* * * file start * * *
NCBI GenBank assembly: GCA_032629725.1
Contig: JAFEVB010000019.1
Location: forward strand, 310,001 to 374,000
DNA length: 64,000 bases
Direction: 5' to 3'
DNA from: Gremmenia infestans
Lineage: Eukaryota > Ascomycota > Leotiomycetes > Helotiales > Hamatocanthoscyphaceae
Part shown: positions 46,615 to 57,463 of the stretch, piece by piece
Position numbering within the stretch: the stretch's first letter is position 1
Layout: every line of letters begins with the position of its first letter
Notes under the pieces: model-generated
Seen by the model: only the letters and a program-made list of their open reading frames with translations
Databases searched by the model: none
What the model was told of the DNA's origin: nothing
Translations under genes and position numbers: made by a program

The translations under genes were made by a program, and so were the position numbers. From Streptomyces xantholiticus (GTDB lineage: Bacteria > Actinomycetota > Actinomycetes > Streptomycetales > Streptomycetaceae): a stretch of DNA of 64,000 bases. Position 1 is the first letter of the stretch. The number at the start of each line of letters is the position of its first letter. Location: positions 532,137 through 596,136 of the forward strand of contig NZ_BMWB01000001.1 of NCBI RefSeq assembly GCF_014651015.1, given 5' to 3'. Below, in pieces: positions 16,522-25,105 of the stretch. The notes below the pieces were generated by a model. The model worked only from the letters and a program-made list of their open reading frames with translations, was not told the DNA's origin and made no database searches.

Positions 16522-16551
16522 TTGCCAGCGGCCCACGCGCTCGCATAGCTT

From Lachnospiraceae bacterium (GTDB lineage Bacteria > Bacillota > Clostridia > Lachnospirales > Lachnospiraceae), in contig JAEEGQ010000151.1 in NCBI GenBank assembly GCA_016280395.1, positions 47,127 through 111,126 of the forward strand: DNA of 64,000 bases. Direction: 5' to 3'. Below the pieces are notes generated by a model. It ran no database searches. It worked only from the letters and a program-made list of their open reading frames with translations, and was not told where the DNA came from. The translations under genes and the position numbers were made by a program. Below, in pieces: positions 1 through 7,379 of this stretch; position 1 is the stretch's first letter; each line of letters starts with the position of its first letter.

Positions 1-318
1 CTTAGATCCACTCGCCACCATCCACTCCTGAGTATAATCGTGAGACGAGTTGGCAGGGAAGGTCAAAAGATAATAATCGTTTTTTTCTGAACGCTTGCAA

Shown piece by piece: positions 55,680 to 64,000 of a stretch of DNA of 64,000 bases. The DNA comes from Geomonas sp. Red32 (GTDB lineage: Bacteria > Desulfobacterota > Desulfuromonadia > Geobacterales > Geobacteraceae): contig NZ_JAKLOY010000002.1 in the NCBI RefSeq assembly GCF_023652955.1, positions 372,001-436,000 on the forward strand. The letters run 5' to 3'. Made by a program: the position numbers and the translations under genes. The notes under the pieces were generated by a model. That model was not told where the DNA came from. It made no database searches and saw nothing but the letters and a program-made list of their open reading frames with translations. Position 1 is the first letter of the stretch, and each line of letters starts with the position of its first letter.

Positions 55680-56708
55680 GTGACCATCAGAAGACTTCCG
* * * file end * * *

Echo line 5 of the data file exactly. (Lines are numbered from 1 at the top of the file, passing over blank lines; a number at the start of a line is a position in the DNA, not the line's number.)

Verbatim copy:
Direction: 5' to 3'